by Momar G. Visaya and Christina M. Oriel
In honor of the 200th anniversary of Florence Nightingale, the World Health Organization declared 2020 as the “International Year of the Nurse and Midwife.”
The American Nurses Association followed suit by adopting the same observance for this year. Wednesday, May 6 marks National Nurses Day, the annual celebration for the nearly 4 million nurses providing care across the United States, comprising the largest health care occupation.
Typically, the day kicks off the week-long National Nurses Week until May 12, but the ANA expanded it to a celebration for the entire month of May with four themes celebrated by week: self-care, recognition, professional development and community engagement.
With the coronavirus pandemic, the tireless work that nurses do has been placed under the spotlight and along with it, the rightful recognition that has earlier eluded the profession.
For the over four million Filipinos living in the U.S., this annual observance has also been about recognizing a part of Filipino American culture and the professional contributions many Filipinos have made to the country’s health care system by tending to patients from the beginning to end of life.
Roughly 200,000 nurses in the U.S. are of Filipino descent — all familiar with ironed scrubs, matching clogs or nursing shoes, baon (packed lunch) preparations, and long 12-hour shifts.
In California alone, 20.3% of the state’s registered nurses identify as Filipino. On the opposite coast, one in four Filipinos in the New York-New Jersey region works in the health care industry.
How Filipinos came to be represented in the U.S. nursing pool dates back to the early 1900s as American nursing programs were established in the Philippines.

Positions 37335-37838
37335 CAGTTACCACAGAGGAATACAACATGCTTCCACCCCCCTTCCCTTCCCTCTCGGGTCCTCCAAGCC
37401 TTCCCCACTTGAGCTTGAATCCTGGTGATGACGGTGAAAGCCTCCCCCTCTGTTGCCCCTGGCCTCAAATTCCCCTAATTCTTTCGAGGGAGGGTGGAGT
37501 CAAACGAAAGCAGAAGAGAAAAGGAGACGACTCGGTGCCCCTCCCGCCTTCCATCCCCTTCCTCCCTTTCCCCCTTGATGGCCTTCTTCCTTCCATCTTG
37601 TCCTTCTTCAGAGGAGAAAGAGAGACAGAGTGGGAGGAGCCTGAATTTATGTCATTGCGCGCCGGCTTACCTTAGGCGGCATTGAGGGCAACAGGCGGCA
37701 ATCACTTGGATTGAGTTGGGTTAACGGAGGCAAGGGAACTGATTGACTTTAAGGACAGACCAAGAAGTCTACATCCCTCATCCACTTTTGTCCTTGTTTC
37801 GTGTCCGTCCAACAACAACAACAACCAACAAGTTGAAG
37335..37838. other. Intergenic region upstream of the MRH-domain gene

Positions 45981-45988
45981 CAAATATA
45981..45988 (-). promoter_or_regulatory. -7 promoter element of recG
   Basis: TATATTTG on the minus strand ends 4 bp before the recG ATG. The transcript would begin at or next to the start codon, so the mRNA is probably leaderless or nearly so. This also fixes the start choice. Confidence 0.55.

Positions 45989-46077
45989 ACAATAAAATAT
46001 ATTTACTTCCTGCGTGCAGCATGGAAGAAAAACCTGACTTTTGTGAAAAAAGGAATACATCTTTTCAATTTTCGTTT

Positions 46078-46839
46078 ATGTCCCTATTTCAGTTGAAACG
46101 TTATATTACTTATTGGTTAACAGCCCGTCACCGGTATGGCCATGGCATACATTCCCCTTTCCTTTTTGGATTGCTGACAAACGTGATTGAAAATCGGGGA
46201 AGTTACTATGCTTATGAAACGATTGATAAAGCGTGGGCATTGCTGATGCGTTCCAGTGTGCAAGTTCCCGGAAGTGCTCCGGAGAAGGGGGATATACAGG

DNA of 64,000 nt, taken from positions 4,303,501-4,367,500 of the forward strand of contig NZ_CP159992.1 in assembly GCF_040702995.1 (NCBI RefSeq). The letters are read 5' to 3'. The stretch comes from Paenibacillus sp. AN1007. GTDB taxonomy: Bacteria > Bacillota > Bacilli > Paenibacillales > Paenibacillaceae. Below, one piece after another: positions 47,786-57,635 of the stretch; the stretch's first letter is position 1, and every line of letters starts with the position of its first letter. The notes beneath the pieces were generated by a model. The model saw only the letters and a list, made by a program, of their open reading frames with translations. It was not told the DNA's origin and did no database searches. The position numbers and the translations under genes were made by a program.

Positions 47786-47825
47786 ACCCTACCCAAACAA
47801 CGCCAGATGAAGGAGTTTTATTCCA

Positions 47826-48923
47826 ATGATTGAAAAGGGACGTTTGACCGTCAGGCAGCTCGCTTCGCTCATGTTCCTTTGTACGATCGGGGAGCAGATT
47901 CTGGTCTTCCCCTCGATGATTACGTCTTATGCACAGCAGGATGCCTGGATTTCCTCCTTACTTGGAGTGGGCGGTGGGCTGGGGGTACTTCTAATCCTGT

“This Americanized nursing curriculum inadvertently prepared them to work in the United States. They were trained, oftentimes, in English instruction. Even their early nursing licensure examinations had an English language component,” said Catherine Ceniza Choy, an ethnic studies professor at UC Berkeley and author of “Empire of Care” (2003).
Then, the first batch of government-sponsored scholars arrived in the United States through the Pensionado Act of 1903. Upon graduating, many students went back to the Philippines to work and to help establish nursing schools. Many others remained in the U.S., where they eventually became the first generation of Fil-Am nurses. Some of those who stayed for employment established the Philippine Nurses Association of New York in 1928.
In the 20th century, the Exchange Visitor Program of 1948 and the Immigration and Nationality Act of 1965 allowed Filipino nurses and other professionals to come to the U.S. and fill the country’s shortage of nurses, Choy said.
It’s not uncommon to see nursing become a multi-generational profession for many Filipino families, as Filipino Americans born in the U.S. have followed the footsteps of their parents or extended relatives.
Through the month of May, the Asian Journal honors the countless Filipino and Fil-Am nurses who have been tasked with fighting this pandemic and continue to keep the nation’s hospitals and clinics running smoothly.
We also remember those who showed up to work, or came out of retirement, and have died on the front lines due to COVID-19 since March. Here are their stories of selflessness and passion to improve the well-being and health of others.
Araceli Buendia Ilagan, Jackson Memorial Hospital (Miami, FL)
Araceli Buendia Ilagan was the first Filipino American nurse reported to die from complications of COVID-19 on March 27. The 63-year-old worked at Jackson Memorial Hospital’s intensive care unit for 33 years, treating some of the hospital’s most critically ill patients.
She started developing the symptoms on March 24, while working a shift. Three days later, she died.